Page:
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Matthew 9:16-17 meaning

Jesus shares two parables about the incompatibility between the old patterns of righteousness as taught by the Pharisees, and the new way of life that He has come to offer.

The parallel accounts of this event are found in Mark 2:21-22, Luke 5:36-39.

Jesus continues his response to John's disciples' question, "Why do we and the Pharisees fast, but Your disciples do not fast?" (Matthew 9:14).

He does so with a pair of parables. The first parable uses the metaphor of clothing. The second parable uses the metaphor of wineskins.

Jesus's first parable is, no one puts a patch of unshrunk cloth on an old garment; for the patch pulls away from the garment, and a worse tear results (v 16). Cloth was an expensive commodity in the ancient world. Clothing and garments were labor intensive and time-consuming to make. It was a far more efficient use of time and resources to repair an old garment that had a tear than it was to buy or make a new one. But in the process of patching tears in an old garment, one had to make sure they were using the proper patch of material. Because cloth shrinks overtime, especially after the first few times it gets washed, the garment-mender needed to use a patch of cloth that had already been shrunken to patch up a tear. If he or she used a new patch of cloth that was unshrunk, then the patch would shrink after being washed and pull away from the seams of the garment and a worse tear would result (v 16).

Jesus means by this parable that He, His teachings, and His kingdom are like a patch of unshrunk cloth (v 16). The traditions (like fasting) that the Pharisees have built up around the law are like an old garment that is tearing apart. Jesus did not come to repair this old garment. He is not interested in joining the old system of righteousness based on external rule-following that is riddled with tears of hypocrisy. He came to provide inner and external harmony between God and man.

Jesus did not come to mend here and there. He came to make all things new (Revelation 21:5). Taking His teaching as a patch to the old system would only make its tears worse. These old ways do not adequately reflect living the goodness of Christ. Therefore they need to be replaced. Jesus said He came to fulfill the Law and the Prophets (Matthew 5:17). A new approach is required for that to take place. If one is to accept Jesus's teachings, and rule in His kingdom, he must set aside his old garments of righteousness measured by religious practice, and put on the new robes of Christ's righteousness measured by loving others (Matthew 7:12, 22:11-14, Revelation 3:5). It will not work to use some of Jesus's teachings to patch up a person's righteousness. He must embrace the whole of who Christ is and what He commands.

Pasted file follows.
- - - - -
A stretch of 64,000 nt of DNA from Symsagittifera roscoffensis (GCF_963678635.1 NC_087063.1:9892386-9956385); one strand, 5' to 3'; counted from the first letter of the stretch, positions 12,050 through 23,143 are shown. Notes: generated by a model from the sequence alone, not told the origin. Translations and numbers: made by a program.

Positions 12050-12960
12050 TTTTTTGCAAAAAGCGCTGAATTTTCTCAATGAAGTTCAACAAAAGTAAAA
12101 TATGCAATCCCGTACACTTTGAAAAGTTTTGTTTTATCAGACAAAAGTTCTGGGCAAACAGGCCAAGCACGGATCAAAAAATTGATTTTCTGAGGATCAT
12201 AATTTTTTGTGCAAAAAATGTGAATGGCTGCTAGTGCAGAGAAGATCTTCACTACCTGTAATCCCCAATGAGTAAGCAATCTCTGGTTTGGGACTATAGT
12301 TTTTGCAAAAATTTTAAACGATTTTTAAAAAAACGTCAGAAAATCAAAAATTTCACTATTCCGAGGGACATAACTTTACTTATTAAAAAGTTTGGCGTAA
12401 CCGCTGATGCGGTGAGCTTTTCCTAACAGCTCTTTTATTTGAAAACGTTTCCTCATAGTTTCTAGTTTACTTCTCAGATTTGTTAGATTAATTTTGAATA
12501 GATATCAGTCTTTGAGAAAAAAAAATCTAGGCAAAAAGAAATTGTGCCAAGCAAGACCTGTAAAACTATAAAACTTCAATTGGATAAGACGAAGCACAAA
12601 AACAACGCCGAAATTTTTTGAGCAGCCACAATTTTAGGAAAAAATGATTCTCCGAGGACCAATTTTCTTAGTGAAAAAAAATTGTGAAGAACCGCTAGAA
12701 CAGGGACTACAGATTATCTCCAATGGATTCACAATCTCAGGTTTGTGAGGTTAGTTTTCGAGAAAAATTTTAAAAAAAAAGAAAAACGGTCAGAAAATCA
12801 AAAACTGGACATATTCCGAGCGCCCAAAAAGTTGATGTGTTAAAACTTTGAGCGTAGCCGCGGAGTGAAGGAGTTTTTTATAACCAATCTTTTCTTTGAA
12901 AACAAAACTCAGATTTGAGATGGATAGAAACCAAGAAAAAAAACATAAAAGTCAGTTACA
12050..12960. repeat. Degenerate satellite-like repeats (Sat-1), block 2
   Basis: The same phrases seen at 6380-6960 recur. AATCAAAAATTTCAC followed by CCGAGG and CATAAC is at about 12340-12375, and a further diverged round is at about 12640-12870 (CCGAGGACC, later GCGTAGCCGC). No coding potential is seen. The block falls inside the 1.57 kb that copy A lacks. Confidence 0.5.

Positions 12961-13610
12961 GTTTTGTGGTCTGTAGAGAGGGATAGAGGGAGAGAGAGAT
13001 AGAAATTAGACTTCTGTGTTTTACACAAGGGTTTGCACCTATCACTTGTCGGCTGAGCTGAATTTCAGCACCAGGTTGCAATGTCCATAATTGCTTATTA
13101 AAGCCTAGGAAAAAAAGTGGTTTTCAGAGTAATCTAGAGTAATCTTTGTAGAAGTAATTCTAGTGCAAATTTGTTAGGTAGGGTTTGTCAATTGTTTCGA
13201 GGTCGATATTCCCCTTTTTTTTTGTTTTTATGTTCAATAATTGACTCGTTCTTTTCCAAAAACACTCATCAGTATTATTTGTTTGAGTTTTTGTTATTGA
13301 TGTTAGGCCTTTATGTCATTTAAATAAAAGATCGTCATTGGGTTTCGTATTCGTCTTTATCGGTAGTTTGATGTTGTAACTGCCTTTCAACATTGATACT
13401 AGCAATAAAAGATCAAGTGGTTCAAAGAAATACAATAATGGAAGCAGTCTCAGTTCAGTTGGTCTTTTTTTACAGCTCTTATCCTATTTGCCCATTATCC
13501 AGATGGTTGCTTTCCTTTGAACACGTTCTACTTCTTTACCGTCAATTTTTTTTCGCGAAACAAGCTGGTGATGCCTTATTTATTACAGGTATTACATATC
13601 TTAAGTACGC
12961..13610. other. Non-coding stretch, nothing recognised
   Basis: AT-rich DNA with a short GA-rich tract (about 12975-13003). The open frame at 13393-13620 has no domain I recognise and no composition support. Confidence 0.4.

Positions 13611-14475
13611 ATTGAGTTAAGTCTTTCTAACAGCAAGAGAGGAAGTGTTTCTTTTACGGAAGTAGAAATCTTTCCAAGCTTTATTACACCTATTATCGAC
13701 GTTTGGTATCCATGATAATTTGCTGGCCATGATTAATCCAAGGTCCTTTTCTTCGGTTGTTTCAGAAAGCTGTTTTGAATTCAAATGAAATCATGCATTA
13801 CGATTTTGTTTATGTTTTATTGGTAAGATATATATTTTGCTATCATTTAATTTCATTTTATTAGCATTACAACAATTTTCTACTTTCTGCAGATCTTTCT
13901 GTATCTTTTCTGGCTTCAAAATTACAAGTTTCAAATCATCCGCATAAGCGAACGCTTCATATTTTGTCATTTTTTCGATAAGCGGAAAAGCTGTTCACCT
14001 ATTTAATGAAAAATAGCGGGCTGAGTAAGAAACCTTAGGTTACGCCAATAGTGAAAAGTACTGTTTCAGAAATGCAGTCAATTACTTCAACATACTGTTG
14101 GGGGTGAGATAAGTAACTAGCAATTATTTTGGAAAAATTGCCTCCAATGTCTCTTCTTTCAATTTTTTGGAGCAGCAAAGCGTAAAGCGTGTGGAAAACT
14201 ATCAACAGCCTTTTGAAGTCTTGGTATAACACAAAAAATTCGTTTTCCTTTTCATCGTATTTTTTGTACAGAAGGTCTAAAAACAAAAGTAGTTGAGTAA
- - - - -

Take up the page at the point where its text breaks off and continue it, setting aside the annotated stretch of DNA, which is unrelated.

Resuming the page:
Moreover, our hearts and minds are like old garments. Applying a new patch of unshrunk cloth of Jesus's teaching will not mend their tears. It will make them worse. We need to be given entirely new hearts (Psalm 51:10) and new minds (Romans 12:2) that Christ offers us every day.

The pattern of Jesus's second parable is similar to His first one. In the same way that no one puts a patch of unshrunk cloth on an old garment, neither do people put new wine into old wineskins (vv 16-17). This is because new, unfermented wine will expand and burst the inflexible old wineskins. The result is that the new wine spills and is wasted and the old wineskin is ruined. New wine must be put into fresh wineskins, if both are to be preserved (v 17).

The meaning of the two parables is also very similar. The new wine is Jesus and the kingdom life He offers. The old wine (though unmentioned) is the self-righteous hypocrisy based on legalism as promoted by the Pharisees. What Paul will call the "righteousness of faith" versus the "righteousness of the law" (Romans 9:30-33). The fresh wineskins are disciples whose hearts and minds are ready to follow Jesus and His teachings. The old wineskins are those seeking to manufacture righteousness by externally following the Law and the traditions built up around the Law.

One of the main points of both parables is that Jesus, His teachings of righteousness, and His kingdom are incompatible with the tired, worn-out, stale way of life that the Pharisees imposed. This incompatibility is seen in another contentious moment between Jesus and the religious establishment later in Matthew:

"Then some Pharisees and scribes came to Jesus from Jerusalem and said, 'Why do Your disciples break the tradition of the elders? For they do not wash their hands when they eat bread.' And He answered and said to them, 'Why do you yourselves transgress the commandment of God for the sake of your tradition?'"
(Matthew 15:1-3)

Just as no one can serve two masters (Matthew 6:24), the new wine of Christ cannot be put into the old wineskins of religious practice (v 17). Either we continue to be old wineskins that hold the tasteless, legalistic, and hypocritical wine of self-seeking. Or we become new and fresh wineskins in Christ that are filled with the vibrant wine of His righteousness as expressed in serving others. We will not experience the righteousness of Christ or His kingdom, if we remain an old wineskin. We must be made new. To receive the new wine of Christ, we must become fresh wineskins.

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